Back in November of 2013 (it doesn't seem possible that it's been so long), well before I ever dreamed I'd be doing anything more than fantasizing about publishing, I did a post here listing 20 books I felt should be in print but weren't. The post is hopelessly outdated now, and I can very proudly and happily say that it's partly outdated because of me. As of January, when our next batch of Furrowed Middlebrow books are released by Dean Street Press, I will have been responsible for no fewer than eight of those 20 titles being reissued (and it's just possible that I'm not finished yet). Of the remaining 12, at least five more have now been reprinted by other publishers.

And one of my favorites of all of these is undoubtedly Margery Sharp's delightful 1940 novel The Stone of Chastity. Sharp wrote lots of wonderful books, and I've written about a number of them here. I'm pleased as punch, as I've already noted here, that we're publishing six of her criminally neglected early novels in January, but Stone holds a special place in my heart as perhaps the daftest and most purely joyful and silly of all of Sharp's work, and it's truly bizarre that it hasn't been reprinted long before now. In 2018 in the New York Times, scholar and author Perri Klass named Stone, along with better-known Sharp classics Cluny Brown, The Eye of Love, Britannia Mews, and The Nutmeg Tree, as the five titles in her Sharp "starter kit", calling it a "bucolic comic masterpiece." I can't disagree!

"It's in my mind to put an end to this heathen wickedness that's stalking abroad through Gillenham. It's in my mind to terrify that evil man from his morrow's sinful doings."


"We'll be going to Old Manor, then?"


"Not yet," said Mrs. Pye grimly. "We go first to the village. To rouse the women ... "

The novel opens with Professor Isaac Pounce, freshly arrived in the idyllic country village of Gillenham, along with his sister-in-law, his young nephew Nicholas, and Carmen, his voluptuous assistant, who seems quite well-paid for doing no one is quite sure exactly what. The Professor is in hot pursuit of a legendary Stone of Chastity, reference to which he has stumbled across in an old diary. The stone was one of those placed as stepping stones in the local stream, and the legend went that no unvirtuous woman could cross the stream without losing her balance at this particular stone and getting a dowsing.

Professor Pounce is cold-bloodedly scientific in his approach, but his researches, including a survey distributed to all villagers and a plan to put all the village women to the test and record the results for posterity, arouses not unforeseeably hostility among the more pious-minded locals, particularly the Vicar's wife, who enlists the Boy Scouts to help suppress his efforts, and stern Mrs. Pye, a moralizer who might have given Savonarola a run for his money.

Ultimately, it's aimless young Nicholas, popular at Cambridge but without much ambition since, who must attempt to assuage the villagers' outrage. In the process, his own amorous impulses get directed first in the direction of Carmen, who when not helping his uncle works as a nude model for artists, then toward the Vicar's perky daughter, and finally toward a Bloomsbury composer staying in the village, who enthusiastically volunteers for the Professor's study. We also meet numerous other villagers, both in favor of the professor and against him, though my favorite by far is the unflappable Mrs. Jim, who runs the local pub and commiserates with Nicholas after he sours on the promiscuous Carmen:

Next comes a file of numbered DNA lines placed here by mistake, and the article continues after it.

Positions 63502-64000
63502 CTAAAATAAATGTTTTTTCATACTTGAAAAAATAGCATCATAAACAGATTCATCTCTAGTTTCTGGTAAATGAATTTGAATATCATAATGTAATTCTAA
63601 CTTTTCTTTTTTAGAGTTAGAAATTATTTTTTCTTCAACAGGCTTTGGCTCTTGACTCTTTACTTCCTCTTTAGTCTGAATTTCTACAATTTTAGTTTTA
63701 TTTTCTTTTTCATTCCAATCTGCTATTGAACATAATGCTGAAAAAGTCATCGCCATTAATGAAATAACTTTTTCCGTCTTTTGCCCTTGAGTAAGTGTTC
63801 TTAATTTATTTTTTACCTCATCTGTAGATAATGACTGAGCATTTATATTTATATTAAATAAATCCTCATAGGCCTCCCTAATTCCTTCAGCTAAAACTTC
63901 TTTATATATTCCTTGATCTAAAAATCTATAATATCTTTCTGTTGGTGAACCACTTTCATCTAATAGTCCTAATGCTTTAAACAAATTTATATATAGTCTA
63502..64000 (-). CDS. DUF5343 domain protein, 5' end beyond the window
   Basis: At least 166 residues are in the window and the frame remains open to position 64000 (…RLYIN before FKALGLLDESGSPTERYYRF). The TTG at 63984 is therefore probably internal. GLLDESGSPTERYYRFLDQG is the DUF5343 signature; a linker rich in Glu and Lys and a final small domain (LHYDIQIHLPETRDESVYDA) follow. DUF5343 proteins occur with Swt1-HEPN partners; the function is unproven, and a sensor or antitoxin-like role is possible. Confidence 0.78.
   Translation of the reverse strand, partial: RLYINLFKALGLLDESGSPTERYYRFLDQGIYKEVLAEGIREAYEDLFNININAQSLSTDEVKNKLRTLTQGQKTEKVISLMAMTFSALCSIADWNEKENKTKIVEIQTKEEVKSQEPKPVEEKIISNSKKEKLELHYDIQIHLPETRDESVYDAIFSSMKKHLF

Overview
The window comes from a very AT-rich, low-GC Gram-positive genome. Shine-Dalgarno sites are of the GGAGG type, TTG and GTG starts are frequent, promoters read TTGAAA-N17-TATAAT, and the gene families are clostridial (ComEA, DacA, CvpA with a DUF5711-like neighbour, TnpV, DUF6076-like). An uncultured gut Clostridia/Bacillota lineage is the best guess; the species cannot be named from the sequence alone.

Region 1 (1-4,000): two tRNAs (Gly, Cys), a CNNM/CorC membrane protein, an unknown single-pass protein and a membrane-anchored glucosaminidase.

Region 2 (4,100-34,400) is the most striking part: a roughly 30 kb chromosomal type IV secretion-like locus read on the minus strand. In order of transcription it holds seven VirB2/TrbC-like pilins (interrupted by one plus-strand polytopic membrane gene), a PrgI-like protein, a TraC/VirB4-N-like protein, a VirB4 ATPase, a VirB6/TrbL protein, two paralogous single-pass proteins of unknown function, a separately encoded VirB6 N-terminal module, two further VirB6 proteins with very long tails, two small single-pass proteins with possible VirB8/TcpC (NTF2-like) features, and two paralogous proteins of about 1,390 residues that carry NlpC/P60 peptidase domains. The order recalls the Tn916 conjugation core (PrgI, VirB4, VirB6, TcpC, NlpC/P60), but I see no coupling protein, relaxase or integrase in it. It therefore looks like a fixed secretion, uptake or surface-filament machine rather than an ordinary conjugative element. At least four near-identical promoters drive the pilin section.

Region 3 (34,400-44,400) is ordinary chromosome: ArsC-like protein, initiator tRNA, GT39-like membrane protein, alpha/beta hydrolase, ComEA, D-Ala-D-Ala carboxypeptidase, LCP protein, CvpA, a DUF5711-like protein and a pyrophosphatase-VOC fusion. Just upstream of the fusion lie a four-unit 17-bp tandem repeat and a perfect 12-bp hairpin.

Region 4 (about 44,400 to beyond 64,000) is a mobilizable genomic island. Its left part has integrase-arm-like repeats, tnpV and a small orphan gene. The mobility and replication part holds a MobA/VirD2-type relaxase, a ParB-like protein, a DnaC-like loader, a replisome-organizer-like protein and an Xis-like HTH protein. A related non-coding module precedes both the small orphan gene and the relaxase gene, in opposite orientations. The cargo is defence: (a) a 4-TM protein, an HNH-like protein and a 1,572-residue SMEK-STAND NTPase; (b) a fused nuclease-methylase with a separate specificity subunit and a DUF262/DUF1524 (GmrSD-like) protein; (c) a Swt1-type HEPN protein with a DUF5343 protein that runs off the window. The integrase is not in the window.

"As a matter of fact, I suppose I was a bit of an ass about her…"


Mrs. Jim looked at him kindly.


"Like stealing jam, ain't it? You feel a bit sickish afterwards."


"That's it exactly. Especially … "


"Especially," finished Mrs. Jim, "when there's so many others have had their fingers in the same pot." Nicholas felt slightly sick in truth.


"You don't know how you could have done it," he said, "afterwards, when you wish you hadn't."


"I shouldn't let it worry you," said Mrs. Jim. "I don't suppose it was more than kissing behind doors, and where there's a door handy and a piece like her behind, no young man's to be blamed. Jam's jam."

Of course, the entire concept of women's chastity and society's concern for it is a profoundly misogynistic one, but have no fear, as Sharp has tongue firmly in cheek throughout, and by the end of the novel manages to delightfully undercut the whole concept. One would expect no less.

Although it's complete coincidence that I got round to writing about the two novels in this post at the same time, it's an interesting juxtaposition, for while The Stone of Chastity is probably Sharp's most pure farce, with nary a thing to take seriously from beginning to end, Four Gardens is probably the most restrained and emotional work of Sharp's early career. So get ready to switch gears…

The old names still echoed in her ears, drawing her thoughts back and back, past Lily and Leonard, past Henry, to even shadowier figures yet. Cousin Maggie Platt, who had money in Consols; Ellen Taylor, so fortunately an orphan; and Vincent in the terraced garden, and her own widowed mother, with that striking resemblance (though from the back view only) to Alexandra Princess of Wales…